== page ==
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Childhood and Adult Obesity not Budging Much in the U.S.

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Image courtesy of iStockphoto/Malven

The rates of obesity in the U.S. are holding steady, despite ongoing efforts to curb the epidemic, according to two new reports, published online Tuesday in JAMA, The Journal of the American Medical Association. About 35 percent of adults and about 17 percent of kids were obese in the period from 2009 to 2010 (the most recent years for which data were available).

For most adults, these rates have remained about the same for more than a decade. But some groups—non-Hispanic black women and women of Mexican ancestry in particular—have seen an increased obesity rate since 1999. And, according to Katherine Flegal of the National Center for Health Statistics (NCHS) at the U.S. Centers for Disease Control and Prevention and her study co-authors, "We found no indication that the prevalence of obesity is declining in any group." For both men and women 20 years and older overall, mean age-adjusted body mass index (BMI) was 28.7, which is toward the upper end of overweight, sneaking toward the obese category.

For children, however, the story has been slightly different, according to the second study in JAMA. Boys, in particular, have been becoming obese at higher rates than girls in the past decade. And the most recent data shows 18.6 percent boys between two and 19 were obese whereas only 15 percent of girls fit this category.

The extra weight might start accumulating as early as infancy—or pregnancy. In 2009–10 nearly 10 percent of babies younger than 24 months weighed more than their length would dictate (a BMI, of sorts, for babies). Recent research has also suggested a mother's weight during pregnancy can influence her offspring's chances of becoming obese. The obesity risk also steadily increased with age: 12 percent of kids aged two to five years, 18 percent of kids six to 11 years, and 18 percent of kids 12 to 18 years were obese, according to the JAMA study.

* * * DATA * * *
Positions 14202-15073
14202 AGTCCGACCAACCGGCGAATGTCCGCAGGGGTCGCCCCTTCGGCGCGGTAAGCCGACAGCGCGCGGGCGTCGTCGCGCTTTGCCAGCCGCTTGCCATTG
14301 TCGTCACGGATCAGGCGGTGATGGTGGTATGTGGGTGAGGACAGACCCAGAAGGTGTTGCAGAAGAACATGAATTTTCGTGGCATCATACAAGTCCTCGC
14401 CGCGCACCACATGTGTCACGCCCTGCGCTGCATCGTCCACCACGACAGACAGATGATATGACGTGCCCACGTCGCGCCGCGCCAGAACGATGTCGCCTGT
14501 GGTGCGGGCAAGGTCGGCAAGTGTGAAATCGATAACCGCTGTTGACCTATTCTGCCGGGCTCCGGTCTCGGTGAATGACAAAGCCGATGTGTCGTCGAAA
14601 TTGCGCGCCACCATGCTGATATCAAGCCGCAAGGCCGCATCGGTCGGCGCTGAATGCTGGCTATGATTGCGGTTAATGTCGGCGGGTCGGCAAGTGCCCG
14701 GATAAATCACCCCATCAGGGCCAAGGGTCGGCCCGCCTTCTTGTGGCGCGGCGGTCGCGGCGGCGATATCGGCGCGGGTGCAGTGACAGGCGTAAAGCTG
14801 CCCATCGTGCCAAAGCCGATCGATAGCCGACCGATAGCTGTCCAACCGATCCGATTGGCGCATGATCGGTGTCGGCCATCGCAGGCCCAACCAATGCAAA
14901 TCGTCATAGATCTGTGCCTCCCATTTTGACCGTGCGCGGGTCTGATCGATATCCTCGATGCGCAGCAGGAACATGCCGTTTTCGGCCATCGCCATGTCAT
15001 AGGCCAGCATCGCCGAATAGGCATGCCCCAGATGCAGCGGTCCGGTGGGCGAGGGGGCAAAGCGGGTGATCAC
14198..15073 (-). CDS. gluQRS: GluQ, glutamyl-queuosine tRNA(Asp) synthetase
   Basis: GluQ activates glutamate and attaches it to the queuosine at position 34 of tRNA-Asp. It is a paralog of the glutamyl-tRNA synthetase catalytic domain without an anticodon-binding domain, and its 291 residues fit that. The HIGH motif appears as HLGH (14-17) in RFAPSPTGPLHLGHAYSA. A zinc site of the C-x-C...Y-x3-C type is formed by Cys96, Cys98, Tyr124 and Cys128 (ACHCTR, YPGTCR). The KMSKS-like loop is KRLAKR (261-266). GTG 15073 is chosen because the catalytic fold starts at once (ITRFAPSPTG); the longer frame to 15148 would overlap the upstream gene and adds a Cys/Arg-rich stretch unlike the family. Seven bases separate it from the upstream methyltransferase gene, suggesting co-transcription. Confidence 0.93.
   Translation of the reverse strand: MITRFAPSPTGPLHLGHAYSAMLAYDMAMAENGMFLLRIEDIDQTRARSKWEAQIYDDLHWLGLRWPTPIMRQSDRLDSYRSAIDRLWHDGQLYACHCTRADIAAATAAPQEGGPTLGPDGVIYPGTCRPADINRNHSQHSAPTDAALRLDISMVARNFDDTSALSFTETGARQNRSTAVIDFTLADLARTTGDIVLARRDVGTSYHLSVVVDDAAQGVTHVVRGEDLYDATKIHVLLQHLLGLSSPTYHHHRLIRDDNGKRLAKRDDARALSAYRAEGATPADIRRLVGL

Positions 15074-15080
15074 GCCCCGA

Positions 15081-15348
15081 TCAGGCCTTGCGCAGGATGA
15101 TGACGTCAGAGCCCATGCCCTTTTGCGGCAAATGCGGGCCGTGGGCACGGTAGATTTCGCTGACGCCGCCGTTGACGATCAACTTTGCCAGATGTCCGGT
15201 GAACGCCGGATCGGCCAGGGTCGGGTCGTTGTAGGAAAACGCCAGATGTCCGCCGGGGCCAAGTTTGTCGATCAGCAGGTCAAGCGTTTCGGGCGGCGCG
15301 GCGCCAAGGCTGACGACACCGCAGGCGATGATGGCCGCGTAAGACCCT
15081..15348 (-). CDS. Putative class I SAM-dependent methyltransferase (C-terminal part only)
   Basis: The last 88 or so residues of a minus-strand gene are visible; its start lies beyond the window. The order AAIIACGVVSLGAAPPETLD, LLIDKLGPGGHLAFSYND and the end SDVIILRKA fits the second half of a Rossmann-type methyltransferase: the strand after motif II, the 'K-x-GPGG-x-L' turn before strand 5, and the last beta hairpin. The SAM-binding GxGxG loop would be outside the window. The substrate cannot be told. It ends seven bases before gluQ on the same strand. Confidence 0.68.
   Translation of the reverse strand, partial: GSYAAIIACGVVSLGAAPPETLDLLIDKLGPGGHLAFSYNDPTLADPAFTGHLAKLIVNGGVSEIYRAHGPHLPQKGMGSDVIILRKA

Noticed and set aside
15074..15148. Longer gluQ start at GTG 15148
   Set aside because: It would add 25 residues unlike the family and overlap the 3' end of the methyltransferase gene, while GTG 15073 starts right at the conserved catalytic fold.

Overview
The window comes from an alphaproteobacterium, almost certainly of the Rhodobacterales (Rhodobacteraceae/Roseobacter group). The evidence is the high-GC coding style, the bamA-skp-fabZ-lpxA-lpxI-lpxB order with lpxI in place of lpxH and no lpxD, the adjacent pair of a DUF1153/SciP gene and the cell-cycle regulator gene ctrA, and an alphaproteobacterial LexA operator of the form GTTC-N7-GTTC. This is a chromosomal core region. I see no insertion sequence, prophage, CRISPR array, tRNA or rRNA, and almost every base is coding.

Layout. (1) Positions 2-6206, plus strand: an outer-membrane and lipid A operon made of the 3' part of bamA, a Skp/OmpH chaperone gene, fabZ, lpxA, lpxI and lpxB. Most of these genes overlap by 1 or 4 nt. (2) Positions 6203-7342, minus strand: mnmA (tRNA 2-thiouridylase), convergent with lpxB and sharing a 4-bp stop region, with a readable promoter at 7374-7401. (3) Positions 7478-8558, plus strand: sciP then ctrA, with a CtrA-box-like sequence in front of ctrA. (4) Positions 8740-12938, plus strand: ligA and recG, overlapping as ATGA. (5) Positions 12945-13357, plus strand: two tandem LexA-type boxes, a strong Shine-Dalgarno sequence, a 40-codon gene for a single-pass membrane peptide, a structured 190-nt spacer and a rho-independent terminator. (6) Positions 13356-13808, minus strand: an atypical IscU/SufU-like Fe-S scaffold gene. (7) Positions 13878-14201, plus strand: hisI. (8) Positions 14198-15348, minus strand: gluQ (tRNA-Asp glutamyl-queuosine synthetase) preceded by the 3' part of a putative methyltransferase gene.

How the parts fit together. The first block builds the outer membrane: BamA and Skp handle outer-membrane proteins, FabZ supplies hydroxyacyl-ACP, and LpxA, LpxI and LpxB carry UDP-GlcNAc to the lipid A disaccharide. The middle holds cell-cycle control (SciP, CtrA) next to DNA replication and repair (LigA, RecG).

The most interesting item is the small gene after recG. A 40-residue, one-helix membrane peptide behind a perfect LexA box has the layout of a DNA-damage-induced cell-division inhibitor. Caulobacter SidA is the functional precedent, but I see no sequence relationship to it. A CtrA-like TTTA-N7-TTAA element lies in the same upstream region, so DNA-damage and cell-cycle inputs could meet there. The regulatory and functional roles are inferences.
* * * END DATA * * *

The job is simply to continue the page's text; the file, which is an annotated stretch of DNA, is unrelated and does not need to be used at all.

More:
"Obese children may be at risk for both short-term health consequences and long-term tracking of obesity to adulthood," Cynthia Ogden, of the NCHS, and her team wrote in their paper.

As with adults, the obesity burden is unevenly distributed among groups for young people. Almost one in four non-Hispanic black kids or teens were obese and about one in five Hispanic kids or teens suffered from obesity—compared with about one in seven white kids or teens.

The relative stability of obesity rates in the past decade suggests that it might not be headed for exponential increase, as many previous reports have suggested. Nevertheless, the current damage to U.S. health from obesity is already as heavy as that from smoking. And recent estimates suggest that obesity's many health consequences—from diabetes to heart disease—are running up an annual bill of $147 billion in health care expenses, which does not include other documented losses such as decreases in productivity and the quality of life.

The views expressed are those of the author and are not necessarily those of Scientific American.

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